Federal workers and disabled veterans in central Iowa join forces for a rally tomorrow at the Veterans Affairs Medical Center in Des Moines. Organizers say the goal is to make the public more aware of the financial condition the facility is facing, calling it a recipe for disaster. Tom Neal is President of the hospital’s chapter of the American Federation of Government Employees. He says the staff is tormented by the recent allegations patients are being neglected. Neal says it’s also a huge weight on everyone there that the facility’s budget is in such trouble. The V-A hospitals in Des Moines & Knoxville are facing a 20-million dollar deficit in addition to a budget that’s been frozen sinced 1997 and will remain so until 2002. Neal blames our elected leaders for the situation. Neal says no time could be more appropriate for the event than Memorial Day weekend.
After lean years in the 1980s, state officials are spending lots more money on the state-supported universities in Ames, Cedar Falls and Iowa City. Frank Stork is the executive secretary of the Board of Regents — the board which oversees the University of Iowa, Iowa State University and the University of Northern Iowa. For the second year in a row, the Legislature and the Governor approved enough money to provide three-percent salary hikes for university faculty and staff. Policymakers also approved big projects for the schools, like a new plant science center at Iowa State, a new public health college at the University of Iowa and a masters in social work program at the University of Northern Iowa. The legislature approved making 25-million dollars worth of capital improvements at the three, state-supported Universities in the year 2001. Governor Vilsack vetoed those projects, as he objected to setting such sizable budget priorites so far in advance.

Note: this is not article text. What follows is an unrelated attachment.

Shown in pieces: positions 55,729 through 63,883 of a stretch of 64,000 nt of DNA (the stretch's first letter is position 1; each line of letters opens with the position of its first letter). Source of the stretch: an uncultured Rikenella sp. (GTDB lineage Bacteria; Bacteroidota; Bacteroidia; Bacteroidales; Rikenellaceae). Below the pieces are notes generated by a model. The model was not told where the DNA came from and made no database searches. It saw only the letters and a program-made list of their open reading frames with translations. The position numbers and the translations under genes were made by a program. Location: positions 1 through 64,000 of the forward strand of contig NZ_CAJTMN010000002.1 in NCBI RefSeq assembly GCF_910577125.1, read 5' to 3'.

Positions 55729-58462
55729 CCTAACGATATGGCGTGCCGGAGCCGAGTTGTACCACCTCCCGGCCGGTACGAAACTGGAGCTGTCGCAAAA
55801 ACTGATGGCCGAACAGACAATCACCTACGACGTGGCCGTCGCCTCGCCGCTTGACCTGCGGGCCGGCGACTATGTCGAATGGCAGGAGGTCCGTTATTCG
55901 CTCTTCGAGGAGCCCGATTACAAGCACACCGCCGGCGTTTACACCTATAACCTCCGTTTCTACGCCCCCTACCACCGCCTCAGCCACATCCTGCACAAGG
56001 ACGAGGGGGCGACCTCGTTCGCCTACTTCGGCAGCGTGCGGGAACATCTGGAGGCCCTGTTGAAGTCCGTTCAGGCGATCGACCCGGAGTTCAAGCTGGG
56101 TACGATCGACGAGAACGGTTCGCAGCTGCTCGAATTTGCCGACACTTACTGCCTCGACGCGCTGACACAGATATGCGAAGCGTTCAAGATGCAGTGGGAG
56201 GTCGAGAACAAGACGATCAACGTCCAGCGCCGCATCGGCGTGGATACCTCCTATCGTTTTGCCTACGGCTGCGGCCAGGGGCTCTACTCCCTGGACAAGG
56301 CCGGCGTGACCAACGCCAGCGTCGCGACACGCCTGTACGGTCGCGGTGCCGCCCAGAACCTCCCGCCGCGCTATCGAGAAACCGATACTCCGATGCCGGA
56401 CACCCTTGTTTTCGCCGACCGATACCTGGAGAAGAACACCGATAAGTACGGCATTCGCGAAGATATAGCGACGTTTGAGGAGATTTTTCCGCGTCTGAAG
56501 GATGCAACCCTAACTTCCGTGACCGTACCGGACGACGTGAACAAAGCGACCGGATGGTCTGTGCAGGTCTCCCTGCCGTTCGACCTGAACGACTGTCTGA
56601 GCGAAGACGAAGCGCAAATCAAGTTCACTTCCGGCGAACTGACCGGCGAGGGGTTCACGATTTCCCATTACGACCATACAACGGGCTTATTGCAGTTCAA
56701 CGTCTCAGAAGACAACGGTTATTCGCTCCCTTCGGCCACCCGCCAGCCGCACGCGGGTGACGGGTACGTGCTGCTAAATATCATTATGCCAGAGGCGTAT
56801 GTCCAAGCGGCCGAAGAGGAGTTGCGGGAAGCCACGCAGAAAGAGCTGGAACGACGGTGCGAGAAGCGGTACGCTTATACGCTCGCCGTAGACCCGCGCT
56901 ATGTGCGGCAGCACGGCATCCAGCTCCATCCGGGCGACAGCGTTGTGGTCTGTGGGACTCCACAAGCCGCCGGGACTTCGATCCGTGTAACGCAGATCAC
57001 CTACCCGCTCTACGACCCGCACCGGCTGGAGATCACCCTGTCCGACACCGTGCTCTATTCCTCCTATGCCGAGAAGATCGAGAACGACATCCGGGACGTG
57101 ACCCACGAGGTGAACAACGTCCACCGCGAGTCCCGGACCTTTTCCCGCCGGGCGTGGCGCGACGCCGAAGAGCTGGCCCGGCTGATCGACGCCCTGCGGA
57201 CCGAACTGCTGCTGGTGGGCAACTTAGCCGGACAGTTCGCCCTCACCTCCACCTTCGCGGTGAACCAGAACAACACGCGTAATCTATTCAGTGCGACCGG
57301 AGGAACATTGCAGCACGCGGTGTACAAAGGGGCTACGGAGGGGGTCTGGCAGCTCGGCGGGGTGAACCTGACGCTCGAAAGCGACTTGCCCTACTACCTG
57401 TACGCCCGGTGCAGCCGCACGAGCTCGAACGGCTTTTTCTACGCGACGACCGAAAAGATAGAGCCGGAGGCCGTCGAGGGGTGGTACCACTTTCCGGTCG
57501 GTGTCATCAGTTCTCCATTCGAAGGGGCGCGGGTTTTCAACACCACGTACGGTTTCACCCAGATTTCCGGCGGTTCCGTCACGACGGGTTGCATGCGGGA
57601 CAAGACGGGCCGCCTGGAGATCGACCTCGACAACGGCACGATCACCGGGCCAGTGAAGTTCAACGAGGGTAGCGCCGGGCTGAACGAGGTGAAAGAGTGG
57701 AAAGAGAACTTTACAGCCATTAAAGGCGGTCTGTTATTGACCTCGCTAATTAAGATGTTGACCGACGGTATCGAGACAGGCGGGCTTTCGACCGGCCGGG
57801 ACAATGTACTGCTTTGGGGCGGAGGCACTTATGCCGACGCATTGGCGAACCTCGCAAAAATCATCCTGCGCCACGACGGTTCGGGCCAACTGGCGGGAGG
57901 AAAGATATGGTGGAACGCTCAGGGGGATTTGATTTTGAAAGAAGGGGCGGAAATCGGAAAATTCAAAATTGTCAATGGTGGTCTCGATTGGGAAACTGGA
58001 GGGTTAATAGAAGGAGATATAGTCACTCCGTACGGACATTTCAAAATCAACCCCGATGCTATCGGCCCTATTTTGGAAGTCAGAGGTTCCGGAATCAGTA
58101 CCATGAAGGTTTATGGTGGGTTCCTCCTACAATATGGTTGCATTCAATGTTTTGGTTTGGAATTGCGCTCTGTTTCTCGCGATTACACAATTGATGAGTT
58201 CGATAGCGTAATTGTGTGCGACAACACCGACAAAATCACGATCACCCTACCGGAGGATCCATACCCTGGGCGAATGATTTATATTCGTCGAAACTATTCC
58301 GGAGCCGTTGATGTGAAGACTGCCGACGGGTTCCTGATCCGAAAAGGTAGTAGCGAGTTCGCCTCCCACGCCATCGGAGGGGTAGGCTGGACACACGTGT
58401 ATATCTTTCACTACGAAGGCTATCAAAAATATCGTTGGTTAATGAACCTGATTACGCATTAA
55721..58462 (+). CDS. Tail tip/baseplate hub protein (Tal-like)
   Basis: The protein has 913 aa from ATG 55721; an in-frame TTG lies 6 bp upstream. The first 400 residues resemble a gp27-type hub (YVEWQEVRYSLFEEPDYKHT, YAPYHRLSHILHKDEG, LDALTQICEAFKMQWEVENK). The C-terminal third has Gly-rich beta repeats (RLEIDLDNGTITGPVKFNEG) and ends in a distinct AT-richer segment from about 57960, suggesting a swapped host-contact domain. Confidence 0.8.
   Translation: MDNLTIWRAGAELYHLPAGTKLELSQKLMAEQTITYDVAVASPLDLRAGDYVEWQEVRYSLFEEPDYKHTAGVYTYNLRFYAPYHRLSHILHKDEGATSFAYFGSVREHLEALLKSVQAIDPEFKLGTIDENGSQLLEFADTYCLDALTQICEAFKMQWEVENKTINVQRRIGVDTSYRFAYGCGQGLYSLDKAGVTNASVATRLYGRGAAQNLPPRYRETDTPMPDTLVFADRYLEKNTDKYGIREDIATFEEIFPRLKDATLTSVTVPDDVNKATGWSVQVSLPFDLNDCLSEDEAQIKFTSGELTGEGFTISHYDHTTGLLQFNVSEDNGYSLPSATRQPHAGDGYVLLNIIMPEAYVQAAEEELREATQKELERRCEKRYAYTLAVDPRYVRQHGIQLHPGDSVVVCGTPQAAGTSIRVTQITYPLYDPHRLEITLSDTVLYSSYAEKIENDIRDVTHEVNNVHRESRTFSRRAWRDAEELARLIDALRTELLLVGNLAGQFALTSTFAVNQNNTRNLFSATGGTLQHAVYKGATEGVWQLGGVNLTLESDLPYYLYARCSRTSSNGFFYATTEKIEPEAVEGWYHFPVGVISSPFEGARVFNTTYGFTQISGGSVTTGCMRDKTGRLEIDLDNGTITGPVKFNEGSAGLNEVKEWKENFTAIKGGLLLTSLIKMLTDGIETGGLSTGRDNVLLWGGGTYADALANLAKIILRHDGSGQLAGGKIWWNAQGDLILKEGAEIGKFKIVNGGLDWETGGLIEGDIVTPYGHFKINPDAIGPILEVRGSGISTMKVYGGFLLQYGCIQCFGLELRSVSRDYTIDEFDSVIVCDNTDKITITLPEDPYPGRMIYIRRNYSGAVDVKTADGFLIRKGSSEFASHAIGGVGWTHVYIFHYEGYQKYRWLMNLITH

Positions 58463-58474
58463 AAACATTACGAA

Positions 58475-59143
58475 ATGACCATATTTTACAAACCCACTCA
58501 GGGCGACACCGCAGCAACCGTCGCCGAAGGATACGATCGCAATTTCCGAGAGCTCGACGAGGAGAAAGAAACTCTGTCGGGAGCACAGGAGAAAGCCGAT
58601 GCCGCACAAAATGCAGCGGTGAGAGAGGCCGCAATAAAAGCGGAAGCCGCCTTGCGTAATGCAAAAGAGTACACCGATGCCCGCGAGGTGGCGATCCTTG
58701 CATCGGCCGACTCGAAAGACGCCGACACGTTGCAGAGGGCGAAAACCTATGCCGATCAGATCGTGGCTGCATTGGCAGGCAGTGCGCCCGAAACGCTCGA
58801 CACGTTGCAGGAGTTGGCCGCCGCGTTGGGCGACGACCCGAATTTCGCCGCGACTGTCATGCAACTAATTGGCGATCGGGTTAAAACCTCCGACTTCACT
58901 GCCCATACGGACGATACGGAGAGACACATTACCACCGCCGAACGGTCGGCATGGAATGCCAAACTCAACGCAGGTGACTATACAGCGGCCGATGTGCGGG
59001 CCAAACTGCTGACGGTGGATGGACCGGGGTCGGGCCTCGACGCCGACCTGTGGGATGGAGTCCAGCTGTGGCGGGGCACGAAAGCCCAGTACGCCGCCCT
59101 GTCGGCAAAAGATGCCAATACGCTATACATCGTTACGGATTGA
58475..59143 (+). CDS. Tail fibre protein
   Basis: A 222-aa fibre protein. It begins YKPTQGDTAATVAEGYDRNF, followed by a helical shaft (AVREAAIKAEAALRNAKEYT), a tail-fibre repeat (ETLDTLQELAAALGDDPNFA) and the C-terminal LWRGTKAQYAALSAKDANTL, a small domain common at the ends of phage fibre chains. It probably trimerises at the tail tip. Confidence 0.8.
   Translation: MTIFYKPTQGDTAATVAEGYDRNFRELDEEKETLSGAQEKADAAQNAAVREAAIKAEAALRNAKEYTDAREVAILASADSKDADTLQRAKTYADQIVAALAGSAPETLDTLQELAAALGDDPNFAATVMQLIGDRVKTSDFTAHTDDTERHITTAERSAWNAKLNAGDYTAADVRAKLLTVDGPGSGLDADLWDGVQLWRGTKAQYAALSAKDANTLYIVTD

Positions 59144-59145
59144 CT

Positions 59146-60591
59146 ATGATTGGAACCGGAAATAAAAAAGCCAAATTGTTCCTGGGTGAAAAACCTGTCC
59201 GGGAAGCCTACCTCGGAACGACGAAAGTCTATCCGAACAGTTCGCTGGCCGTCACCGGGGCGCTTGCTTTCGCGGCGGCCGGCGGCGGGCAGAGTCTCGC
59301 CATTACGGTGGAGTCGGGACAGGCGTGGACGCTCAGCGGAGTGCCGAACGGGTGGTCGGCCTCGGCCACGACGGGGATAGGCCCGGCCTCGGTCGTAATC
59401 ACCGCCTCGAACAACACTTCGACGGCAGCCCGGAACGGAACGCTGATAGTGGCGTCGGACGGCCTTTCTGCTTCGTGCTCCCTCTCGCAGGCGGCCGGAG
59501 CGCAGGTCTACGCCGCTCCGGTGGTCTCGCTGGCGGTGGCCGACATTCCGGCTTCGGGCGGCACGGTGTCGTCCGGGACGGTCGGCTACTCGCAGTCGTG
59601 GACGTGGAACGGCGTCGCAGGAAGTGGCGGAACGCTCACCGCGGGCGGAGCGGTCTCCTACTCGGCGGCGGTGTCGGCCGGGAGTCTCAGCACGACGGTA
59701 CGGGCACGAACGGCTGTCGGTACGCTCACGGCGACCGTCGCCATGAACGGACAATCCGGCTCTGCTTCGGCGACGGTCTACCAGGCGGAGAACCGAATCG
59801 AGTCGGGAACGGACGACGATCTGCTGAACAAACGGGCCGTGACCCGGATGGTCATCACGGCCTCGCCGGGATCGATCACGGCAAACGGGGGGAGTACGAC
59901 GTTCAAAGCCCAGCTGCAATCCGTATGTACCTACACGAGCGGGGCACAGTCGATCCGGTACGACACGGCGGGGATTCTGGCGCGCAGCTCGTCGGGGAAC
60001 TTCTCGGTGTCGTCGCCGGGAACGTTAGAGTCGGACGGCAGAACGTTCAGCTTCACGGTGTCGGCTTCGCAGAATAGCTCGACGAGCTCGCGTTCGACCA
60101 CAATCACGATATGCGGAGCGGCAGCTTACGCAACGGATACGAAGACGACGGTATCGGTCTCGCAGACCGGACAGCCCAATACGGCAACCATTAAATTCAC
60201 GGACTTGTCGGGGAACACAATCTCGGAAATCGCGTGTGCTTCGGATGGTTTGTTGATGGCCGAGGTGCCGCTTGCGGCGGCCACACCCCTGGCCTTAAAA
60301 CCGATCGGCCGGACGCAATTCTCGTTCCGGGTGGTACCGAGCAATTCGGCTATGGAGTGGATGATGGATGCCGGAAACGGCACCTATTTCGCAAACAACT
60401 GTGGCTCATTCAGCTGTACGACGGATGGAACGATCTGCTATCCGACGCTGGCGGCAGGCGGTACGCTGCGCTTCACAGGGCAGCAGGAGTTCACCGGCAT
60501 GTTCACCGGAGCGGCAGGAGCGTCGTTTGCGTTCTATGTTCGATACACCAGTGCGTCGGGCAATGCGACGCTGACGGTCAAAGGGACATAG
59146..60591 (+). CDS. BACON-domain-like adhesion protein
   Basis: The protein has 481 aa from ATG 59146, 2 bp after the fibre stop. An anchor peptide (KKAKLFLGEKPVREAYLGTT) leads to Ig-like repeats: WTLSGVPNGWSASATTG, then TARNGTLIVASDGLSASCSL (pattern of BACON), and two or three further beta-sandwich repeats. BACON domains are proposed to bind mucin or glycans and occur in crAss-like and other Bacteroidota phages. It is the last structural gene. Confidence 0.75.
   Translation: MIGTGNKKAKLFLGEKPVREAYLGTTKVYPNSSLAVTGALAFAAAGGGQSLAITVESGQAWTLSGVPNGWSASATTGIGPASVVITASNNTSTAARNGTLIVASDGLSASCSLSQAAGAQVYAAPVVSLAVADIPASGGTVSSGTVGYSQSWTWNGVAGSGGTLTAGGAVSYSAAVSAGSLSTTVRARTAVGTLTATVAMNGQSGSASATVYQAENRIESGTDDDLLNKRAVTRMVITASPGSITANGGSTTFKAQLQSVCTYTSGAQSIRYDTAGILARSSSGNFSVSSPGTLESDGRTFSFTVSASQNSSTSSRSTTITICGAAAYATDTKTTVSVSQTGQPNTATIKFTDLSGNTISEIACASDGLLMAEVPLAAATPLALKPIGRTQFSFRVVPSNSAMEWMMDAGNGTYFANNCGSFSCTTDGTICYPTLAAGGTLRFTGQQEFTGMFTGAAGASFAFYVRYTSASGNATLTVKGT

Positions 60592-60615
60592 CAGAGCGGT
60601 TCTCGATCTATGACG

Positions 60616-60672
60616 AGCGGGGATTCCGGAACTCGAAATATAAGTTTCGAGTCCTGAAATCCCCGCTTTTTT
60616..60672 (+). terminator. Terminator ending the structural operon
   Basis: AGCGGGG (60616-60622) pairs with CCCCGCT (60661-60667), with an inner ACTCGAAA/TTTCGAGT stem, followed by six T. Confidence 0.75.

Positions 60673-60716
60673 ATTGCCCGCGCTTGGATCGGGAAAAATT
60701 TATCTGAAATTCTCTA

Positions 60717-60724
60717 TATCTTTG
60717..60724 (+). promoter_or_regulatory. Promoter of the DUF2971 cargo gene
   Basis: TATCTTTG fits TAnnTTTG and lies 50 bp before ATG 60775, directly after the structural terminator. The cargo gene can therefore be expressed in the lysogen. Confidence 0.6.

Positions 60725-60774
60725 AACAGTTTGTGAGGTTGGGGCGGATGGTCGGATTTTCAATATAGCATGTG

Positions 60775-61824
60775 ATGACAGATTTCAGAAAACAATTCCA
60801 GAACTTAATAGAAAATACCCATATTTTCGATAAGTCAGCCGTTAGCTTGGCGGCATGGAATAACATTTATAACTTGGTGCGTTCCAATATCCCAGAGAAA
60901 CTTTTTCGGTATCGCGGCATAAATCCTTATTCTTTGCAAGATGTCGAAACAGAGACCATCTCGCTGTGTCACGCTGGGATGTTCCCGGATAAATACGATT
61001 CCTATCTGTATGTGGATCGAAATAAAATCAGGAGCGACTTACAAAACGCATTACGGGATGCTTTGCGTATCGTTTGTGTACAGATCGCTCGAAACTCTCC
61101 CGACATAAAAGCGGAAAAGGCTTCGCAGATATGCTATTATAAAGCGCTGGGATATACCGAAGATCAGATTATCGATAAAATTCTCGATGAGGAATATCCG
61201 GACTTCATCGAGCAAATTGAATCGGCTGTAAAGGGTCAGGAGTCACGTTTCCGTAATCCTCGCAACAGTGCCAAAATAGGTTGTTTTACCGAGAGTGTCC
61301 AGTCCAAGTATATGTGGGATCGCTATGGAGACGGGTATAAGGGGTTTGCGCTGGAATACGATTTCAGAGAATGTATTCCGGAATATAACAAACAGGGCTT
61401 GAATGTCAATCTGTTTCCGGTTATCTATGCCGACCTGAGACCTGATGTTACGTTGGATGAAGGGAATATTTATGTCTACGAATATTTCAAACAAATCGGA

A Congressional report concludes Iowans pay significantly more for their prescription drugs than Canadians or Mexicans. Congressman Leonard Boswell, a democrat from Davis City, asked for the analysis. Boswell uses the data as support for a bill he’s authored. The bill would force pharmaceutical companies to offer prescription drugs to Medicare recipients for the SAME low price charged to H-M-Os, insurance companies and some government programs. Boswell says it would help elderly pensioners. Boswell’s “Prescription Drug Fairness Act” would help pharmacies get cheaper drugs by pooling orders — for the kind of “bulk buy” that’s lower priced. The Committee on Government Reform and Oversight found Iowans pay 72 percent more for prescription drugs than do residents of Mexico — and 102 percent more than Canadians. The Committee evaluated drug prices in Ames, Newton, Indianola, Chariton, Lamoni, Knoxville, Albia, Washington, Fairfield, Burlington and West Point.